How Much Does a Developer Earn?

No Code
March 29, 2022 | Linas Kiguolis

More than 50% of the people in the world use the internet, where they engage with online stores, games, newspapers, blogs, and informational websites. These apps, sites, and software must be developed accurately to ensure that they deliver an easy and enriching user experience. But how do these platforms come into existence? Who designs them, and how? While the answer to the first question is quite straightforward, the second one will need a little more explanation.

how much does a developer earn

This article will help you understand what a developer does, the skills required for a career in software development, the difference between code and No Code development (don't know what it is? Here our guide on what is No Code), and the reported salaries that developers currently draw from their job.

Hopefully, by the end of this article, you’ll have a clearer understanding of the industry and its career potential with respect to skill requirements and salaries on the job.

Who Are Developers?

Developers are the ingenious minds behind websites and software programs. They are responsible for creating software that helps users perform specific tasks like playing games, watching movies, or building spreadsheets on a computer or mobile device. 

Specialized software is created or customized for all professions, industries, and government departments.

Web developers are concerned with creating web applications and other sites that run on internet browsers. Software developers (also sometimes referred to as software engineers) are more focused on creating programs for desktop computers and mobile devices.

a no code software developer working
Photo by Peter Gombos on Unsplash

Those interested in building a career in software development or web development also need to have important skills like proficiency with computers, a knack for learning new and unique languages, and the ability to concentrate for hours at a time.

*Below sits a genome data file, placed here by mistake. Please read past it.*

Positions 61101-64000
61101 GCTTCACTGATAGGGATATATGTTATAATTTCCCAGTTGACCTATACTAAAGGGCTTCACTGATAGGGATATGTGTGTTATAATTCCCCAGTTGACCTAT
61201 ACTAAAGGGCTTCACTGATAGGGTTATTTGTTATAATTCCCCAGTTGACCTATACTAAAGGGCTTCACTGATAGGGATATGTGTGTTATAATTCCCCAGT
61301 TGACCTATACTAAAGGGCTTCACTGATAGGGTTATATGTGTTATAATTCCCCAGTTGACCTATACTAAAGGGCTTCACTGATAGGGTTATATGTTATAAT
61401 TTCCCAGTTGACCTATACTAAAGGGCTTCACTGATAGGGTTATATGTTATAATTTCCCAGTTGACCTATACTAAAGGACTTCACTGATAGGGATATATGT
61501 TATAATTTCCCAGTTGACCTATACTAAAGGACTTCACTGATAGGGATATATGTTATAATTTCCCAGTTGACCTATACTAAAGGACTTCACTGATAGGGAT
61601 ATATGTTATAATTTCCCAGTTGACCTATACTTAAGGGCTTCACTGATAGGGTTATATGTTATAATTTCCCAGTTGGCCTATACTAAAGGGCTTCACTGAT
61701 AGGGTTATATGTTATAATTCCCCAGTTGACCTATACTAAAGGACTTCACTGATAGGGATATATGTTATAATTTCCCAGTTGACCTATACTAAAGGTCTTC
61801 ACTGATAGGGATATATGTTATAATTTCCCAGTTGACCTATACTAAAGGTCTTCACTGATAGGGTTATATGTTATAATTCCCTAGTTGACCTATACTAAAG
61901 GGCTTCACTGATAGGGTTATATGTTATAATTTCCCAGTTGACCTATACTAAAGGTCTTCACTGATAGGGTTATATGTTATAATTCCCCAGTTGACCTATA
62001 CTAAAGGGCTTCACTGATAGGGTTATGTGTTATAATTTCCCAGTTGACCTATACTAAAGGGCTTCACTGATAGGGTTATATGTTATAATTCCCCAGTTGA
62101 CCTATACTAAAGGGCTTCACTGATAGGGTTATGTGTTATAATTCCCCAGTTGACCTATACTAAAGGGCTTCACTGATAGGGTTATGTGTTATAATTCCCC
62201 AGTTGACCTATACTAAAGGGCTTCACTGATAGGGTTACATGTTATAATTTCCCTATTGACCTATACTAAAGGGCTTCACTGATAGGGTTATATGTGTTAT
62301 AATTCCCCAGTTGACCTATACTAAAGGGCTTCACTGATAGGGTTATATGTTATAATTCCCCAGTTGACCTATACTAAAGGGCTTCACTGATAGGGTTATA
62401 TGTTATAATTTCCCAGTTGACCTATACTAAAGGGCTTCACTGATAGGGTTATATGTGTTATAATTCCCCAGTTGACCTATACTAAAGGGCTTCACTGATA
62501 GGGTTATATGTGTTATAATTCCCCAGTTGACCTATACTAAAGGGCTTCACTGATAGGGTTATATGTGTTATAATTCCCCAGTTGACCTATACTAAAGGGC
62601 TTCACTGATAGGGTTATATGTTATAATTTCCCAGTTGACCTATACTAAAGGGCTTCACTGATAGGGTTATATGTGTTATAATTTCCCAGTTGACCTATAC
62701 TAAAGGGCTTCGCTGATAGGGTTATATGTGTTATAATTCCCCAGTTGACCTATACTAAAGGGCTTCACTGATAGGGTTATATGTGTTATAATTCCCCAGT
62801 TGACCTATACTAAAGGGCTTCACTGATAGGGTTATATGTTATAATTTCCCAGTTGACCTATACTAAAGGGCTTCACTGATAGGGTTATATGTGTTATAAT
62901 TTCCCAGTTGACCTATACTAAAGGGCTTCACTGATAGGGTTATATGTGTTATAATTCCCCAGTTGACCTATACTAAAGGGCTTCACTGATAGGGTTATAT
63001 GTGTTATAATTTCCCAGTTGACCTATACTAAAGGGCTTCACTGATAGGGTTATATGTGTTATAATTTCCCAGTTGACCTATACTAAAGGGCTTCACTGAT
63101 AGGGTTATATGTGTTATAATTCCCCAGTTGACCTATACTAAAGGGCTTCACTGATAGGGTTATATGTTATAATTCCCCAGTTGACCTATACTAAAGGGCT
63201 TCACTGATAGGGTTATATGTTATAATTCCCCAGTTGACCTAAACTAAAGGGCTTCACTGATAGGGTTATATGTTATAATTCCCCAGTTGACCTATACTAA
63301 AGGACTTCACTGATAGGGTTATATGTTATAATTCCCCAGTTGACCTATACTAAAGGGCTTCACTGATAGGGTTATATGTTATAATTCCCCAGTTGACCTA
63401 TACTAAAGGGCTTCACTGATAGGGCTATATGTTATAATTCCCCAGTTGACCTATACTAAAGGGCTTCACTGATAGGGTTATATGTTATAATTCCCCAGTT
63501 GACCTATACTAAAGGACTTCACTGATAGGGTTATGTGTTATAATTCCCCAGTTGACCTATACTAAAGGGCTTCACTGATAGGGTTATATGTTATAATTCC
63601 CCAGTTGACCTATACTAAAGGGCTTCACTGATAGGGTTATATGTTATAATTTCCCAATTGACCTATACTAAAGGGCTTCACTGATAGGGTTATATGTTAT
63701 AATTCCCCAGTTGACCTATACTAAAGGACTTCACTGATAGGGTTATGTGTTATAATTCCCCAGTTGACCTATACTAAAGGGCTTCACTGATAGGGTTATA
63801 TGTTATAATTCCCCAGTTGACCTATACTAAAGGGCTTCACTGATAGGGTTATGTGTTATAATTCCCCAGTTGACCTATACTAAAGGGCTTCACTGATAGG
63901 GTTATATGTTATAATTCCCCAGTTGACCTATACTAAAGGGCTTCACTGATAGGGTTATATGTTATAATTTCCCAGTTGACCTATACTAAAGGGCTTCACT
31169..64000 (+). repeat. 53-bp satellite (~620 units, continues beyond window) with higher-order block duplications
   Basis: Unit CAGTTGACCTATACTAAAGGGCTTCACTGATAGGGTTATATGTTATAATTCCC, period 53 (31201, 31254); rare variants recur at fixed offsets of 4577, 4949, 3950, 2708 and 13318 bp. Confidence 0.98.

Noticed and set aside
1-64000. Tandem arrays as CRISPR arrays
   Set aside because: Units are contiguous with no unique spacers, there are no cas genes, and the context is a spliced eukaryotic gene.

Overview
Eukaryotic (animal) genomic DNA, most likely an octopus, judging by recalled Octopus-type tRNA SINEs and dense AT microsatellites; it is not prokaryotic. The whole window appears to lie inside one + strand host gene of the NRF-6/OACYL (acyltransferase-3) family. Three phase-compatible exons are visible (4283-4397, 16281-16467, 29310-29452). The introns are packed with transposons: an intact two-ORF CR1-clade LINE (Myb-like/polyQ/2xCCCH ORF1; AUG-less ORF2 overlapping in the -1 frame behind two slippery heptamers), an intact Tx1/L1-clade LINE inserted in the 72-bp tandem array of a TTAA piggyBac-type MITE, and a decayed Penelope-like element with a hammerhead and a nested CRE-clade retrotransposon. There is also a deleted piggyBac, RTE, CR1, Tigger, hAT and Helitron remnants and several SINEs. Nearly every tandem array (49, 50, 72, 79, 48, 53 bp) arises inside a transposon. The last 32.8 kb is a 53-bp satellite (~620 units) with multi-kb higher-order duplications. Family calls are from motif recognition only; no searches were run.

These skills can be acquired only through dedicated learning and time and practice on the job.

While the term “developer” traditionally refers to someone who writes code to create software, a website, or an app, a new style of development has also made its way into the industry — No Code development.

What Is the Difference Between a Code Developer and a No Code Developer?

As the name suggests, a code developer is someone who writes the entire programming code from scratch in order to create software, web apps, and websites. Therefore, an experienced full-stack code developer as well as someone in an entry-level position must be educated in the field, properly trained, and well-versed in a variety of coding languages.

Here are some popular coding languages that beginner developers must know in 2022:

No Code developers, on the other hand, do not need to know coding languages as they don’t use them while developing software, apps, and sites. Instead, No Code developers use visual development tools like Adalo, Appmaster or Coda and create software via a drag-and-drop interface for the apps or websites they envision.

You can read more in our extensive article on What is No Code.

However, that’s not the only difference between the two. The following are the main distinguishing factors between code developers and no-code developers:

Code DevelopersNo Code Developers